A company is an entity which is established only when it is registered as per the rules mentioned under the corporation act 2001 and the guidelines lay down by ASIC. A company is a separate legal entity in the eyes of law and is an artificial legal person who has sanctity in law. In (Salomon v. Salomon & Co Ltd , 1897), the court held that once a company is established there are several advantages that can be attributed to a company, that is, it has the capacity to act all the functions like a natural person, such as; it can enter into contracts, pay taxes. The main characteristics of the company are:

  1. Limited liability – Once a company is registered, then one of the advantage is that the members of the company has limited liability, that is, the liability is limited to the extent of their shareholding value. Thus, in case any debt is incurred by the company then the members are liable only to pay to the extent of their shareholding and their personal assets cannot be used;
  2. Raise capital – It is very easy to raise capital in a company. The company can raise capital by issuing shares of the company.
  3. Transferability of shares – The shares in the company is easily transferrable and thus does not restrict the shareholding of the company;
  4. The company can decide to whom to allocate the shares and to whom the shares should not be allotted.
  5. The company is a separate legal entity in the eyes of law and thus the members, directors and other officers of the company are separate from the company.
  6. That company has a perpetual succession, that is, a company never dies. Thus, even if all the officers and members of the company cease to exits still the company is active and living.

Conclusion 

It is thus submitted that all Fred, Mary and Chris must convert their business from the partnership form of business to the company form of business as by doing so their liability will be limited in nature, it will be very easy for them to raise capital by issuing shares and they can choose as to whim the investment is required and to reject others. Thus, a company is the best choice to operate their business.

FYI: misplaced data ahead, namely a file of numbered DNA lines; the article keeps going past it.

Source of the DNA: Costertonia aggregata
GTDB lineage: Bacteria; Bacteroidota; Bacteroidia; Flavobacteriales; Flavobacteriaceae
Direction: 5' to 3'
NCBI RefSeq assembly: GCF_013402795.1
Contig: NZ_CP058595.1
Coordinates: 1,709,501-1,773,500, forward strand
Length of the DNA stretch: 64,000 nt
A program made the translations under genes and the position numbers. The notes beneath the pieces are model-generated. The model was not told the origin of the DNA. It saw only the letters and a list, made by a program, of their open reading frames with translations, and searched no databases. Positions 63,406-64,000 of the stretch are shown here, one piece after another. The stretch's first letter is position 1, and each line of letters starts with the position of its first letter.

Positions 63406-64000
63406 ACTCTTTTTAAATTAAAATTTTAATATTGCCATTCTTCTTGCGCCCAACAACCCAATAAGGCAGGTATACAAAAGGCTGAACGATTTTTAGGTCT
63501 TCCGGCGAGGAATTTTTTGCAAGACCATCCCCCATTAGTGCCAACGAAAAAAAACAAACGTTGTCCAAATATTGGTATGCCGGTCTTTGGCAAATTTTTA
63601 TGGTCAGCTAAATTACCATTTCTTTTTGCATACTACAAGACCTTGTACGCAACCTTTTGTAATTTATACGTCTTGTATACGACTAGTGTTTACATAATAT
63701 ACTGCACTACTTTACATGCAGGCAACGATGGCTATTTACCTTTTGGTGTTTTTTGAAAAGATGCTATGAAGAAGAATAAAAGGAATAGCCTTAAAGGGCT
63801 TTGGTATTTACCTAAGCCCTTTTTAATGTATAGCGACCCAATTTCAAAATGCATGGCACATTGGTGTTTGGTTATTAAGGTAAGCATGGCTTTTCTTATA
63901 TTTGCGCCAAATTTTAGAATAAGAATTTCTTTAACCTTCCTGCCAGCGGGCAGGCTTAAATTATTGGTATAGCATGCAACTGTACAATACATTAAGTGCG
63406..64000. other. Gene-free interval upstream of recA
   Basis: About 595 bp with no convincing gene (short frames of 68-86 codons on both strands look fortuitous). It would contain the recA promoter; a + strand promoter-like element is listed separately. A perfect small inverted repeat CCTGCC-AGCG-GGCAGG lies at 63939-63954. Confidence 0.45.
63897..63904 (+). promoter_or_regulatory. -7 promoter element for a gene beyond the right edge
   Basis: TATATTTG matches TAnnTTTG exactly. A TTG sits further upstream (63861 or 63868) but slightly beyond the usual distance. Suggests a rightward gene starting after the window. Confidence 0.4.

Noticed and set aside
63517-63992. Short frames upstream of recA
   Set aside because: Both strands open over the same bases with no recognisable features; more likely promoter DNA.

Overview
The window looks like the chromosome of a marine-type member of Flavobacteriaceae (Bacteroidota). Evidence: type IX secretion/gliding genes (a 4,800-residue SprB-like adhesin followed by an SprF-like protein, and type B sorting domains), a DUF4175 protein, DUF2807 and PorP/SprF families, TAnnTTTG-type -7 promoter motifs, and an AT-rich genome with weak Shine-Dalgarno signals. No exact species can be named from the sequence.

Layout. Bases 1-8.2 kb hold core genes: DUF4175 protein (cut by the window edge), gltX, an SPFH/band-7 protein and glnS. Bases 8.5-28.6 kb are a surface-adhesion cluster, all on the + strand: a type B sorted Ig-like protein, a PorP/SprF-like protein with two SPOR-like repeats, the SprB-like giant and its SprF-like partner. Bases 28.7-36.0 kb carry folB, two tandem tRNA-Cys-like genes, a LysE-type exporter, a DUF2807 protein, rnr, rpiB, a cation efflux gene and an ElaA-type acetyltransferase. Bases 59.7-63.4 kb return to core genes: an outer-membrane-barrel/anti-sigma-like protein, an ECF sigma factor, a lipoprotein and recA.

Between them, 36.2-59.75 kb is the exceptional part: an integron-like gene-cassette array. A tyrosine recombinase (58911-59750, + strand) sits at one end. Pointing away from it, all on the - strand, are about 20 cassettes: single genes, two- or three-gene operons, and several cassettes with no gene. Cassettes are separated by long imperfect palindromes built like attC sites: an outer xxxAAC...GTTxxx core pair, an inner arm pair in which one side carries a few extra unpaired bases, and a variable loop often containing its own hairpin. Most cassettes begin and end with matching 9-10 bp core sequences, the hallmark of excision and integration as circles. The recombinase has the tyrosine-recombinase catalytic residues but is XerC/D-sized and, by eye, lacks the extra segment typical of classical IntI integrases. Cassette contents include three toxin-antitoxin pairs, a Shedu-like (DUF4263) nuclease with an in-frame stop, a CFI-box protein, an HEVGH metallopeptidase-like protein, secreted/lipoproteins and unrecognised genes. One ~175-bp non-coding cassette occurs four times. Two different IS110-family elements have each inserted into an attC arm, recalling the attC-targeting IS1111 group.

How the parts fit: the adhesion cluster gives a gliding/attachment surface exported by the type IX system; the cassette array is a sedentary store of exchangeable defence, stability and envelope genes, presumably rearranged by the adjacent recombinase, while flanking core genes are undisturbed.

Does the business have to pay for the car under statuary rules?

Once a company is registered then the directors of the company are considered to be the most important part of the company and is analyzed in Chameleon Mining NL v Murchison Metals Ltd (2012). Section  9 of the Act define a director and as per 198A of the corporation Act 2001 the management of the company is run as per the instructions of the director and is held in (Howard Smith Ltd v Ampol Petroleum Ltd , 1974)(1974).

A company director has the power to bind by the company with his acts only if such act are undertaken by the director within his authority. A director can posses authority either expressly or impliedly or ostensibly and is analyzed in ( Freeman & Lockyer (A Firm) v Buckhurst Park Properties (Mangal) Ltd , 1964) (1964) & (Hely-Hutchinson v Brayhead Ltd , 1968). The court held in the cases that if the director does not possess actual authority then the circumstances can be looked into to find the presence of ostensible authority and if the direct has ostensible authority then he will bound the firm by his actions.